Beware muzak—it’s the music of the dead

As a signifier of cultural corruption and the zombification of music, muzak is the perfect Halloween soundtrack.


If you hear muzak playing in an elevator or shopping mall today, be very afraid. It could mean the zombies are coming.

The ubiquitous sonic wallpaper has provided the score for countless zombie films—from the Dawn of the Dead to Zombieland to The Walking Dead, says musicologist Alexander Carpenter of Augustana Campus.

“Insofar as it is suspended between copy and original,” muzak becomes an ideal signifier of “horror and human transformation,” says Carpenter. “It paradoxically intensifies the horror of the effect of the film . . . by serving as a near-perfect analogue for, and even embodiment of, the living dead themselves.”

Though Muzak was originally a trademarked brand, the word muzak has become a generic term for bland, soulless background music marked by “sonic banality,” says Carpenter. As a diluted easy-listening version of the original—sucked clean of any vitality—it has essentially morphed into a shadow of its former essence, a corpse, says Carpenter. And “a zombie is itself a liminal, threshold person, suspended between the living and the dead.”

Director George A. Romero’s 1978 classic Dawn of the Dead is perhaps the best example. The central characters escape the zombies by fleeing to a shopping mall, where they wander around briefly indulging in its pleasures and enjoying an illusory state of security. Muzak provides the “gently ironic commentary” in the background, says Carpenter.

The survivors hear What the World Needs Now is Love, by Burt Bacharach; All By Myself, by Eric Carmen as they “drink lattes and attempt to live relatively normal lives, in spite of the enormous and growing zombie horde outside,” says Carpenter. A sanitized version of Bobby McFerrin’s Don’t Worry, Be Happy plays over the mall’s PA system as the characters confront their first zombie.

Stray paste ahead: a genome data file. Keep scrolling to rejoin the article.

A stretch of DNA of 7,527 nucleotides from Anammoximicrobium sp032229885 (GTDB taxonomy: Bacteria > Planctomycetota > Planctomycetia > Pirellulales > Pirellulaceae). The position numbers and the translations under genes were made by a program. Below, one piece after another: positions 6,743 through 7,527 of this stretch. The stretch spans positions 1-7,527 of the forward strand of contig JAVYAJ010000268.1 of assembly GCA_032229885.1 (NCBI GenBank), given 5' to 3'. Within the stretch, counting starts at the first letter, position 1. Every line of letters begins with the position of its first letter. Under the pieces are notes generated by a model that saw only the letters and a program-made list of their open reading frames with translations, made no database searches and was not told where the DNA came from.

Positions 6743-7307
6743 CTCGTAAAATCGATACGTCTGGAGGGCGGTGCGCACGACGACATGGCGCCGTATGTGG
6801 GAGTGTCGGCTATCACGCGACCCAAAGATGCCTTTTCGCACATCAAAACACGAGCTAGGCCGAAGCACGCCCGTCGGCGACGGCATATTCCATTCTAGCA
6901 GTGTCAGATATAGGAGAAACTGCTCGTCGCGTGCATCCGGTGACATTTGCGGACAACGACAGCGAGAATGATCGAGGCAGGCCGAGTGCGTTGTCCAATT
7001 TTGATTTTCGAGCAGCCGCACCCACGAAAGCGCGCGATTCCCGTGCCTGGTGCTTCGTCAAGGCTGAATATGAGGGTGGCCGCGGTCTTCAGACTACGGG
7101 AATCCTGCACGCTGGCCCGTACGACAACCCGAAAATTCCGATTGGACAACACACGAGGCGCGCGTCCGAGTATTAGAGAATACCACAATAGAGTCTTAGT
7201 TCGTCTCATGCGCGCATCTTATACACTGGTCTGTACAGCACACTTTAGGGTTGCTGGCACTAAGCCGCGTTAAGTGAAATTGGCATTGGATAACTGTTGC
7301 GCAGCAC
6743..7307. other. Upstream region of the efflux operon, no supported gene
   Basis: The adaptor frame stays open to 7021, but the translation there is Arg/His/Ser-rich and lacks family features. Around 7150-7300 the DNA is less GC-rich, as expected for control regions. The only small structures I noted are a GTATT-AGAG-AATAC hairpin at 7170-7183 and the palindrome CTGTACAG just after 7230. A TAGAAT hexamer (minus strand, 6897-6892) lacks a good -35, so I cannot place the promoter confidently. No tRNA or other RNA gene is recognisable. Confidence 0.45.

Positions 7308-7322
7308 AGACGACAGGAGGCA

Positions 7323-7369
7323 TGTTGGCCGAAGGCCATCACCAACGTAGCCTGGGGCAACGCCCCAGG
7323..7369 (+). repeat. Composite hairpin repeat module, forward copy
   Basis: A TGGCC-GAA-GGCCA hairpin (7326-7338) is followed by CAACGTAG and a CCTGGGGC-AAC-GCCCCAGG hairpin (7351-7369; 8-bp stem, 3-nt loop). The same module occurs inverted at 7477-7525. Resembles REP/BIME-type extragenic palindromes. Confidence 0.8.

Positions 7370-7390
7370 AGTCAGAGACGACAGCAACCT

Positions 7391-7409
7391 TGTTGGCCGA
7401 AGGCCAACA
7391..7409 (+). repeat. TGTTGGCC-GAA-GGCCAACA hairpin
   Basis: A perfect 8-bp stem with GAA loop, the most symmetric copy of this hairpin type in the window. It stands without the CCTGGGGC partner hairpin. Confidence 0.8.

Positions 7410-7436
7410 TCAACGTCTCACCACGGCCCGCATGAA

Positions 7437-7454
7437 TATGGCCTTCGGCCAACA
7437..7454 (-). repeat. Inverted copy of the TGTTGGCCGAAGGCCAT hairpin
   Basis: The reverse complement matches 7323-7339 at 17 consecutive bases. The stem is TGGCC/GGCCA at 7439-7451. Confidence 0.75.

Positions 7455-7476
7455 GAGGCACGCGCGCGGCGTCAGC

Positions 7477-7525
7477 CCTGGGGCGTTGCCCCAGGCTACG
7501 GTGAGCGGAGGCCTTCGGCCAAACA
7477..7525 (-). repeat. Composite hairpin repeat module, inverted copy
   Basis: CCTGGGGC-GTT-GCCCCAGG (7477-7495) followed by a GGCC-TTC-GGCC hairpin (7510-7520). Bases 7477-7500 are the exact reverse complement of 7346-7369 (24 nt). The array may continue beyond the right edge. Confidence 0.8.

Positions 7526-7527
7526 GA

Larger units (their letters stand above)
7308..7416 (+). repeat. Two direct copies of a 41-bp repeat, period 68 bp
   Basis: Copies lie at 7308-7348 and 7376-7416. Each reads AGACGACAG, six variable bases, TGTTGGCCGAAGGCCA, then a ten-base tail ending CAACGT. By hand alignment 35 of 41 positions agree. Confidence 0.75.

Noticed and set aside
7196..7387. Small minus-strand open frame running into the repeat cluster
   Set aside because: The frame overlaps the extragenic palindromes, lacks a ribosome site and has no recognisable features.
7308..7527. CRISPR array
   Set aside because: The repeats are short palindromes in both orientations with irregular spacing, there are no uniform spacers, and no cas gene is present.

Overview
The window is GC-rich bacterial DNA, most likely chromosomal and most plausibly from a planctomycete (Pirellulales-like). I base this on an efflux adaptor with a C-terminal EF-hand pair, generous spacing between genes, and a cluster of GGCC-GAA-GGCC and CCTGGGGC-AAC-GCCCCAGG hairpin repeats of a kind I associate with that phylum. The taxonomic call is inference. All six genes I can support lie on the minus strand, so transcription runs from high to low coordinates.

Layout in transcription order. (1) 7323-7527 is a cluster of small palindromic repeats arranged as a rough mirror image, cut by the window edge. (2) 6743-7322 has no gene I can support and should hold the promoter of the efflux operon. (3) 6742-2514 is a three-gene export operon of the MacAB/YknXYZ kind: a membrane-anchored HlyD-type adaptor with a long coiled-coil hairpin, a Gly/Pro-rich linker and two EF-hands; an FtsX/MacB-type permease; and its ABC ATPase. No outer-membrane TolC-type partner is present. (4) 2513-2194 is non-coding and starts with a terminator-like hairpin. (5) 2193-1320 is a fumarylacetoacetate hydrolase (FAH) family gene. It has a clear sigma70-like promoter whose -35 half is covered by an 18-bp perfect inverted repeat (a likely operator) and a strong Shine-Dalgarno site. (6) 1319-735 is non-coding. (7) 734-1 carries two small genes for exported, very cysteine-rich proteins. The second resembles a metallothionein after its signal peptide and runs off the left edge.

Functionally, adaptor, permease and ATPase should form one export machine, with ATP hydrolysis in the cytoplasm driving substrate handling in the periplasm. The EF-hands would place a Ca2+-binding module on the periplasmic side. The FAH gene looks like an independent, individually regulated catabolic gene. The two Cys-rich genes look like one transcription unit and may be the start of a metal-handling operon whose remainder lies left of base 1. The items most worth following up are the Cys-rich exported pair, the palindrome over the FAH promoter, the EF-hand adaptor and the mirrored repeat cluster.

One function of the muzak is to provide “a compelling if somewhat heavy-handed critique of contemporary American consumer culture,” says Carpenter. “Mall shoppers are zombies, wandering around aimlessly, drawn to the mall and mindlessly and uncritically consuming.”

But it also intensifies a sense of creepy foreboding, foreshadowing the horror that awaits the protagonists. “That it is insidious, lurking in the distance and somehow sinister in intent, and that in its ubiquity and struggle against silence it is tied inextricably to our anxieties about mortality—help to explain why it is so well-suited as the soundtrack to zombie cinema.”

More recently, The Walking Dead has used easy-listening music to the same effect, says Carpenter. In the third episode of Season 7, Darryl is subjected to a relentless loop of an annoyingly cheerful song called Easy Street meant to torture him and the audience.

“The anodyne Sesame Street-like orchestration and texture (toy piano and banjo), and the sweet soprano delivery juxtaposed with on-screen violence is an example of an ‘off-key’ musical cue, and of course, it has the effect of intensifying the horror/violence,” says Carpenter.

In all of these zombie tales, he says, “music and zombification are organically linked, and indeed muzak both signals the transformation to and embodies the living dead. It is synonymous with not merely cultural corruption, but also social and physical corruption.”

So be warned. When you hear those sickly sweet strains of an eerily familiar tune—run. It doesn’t bode well.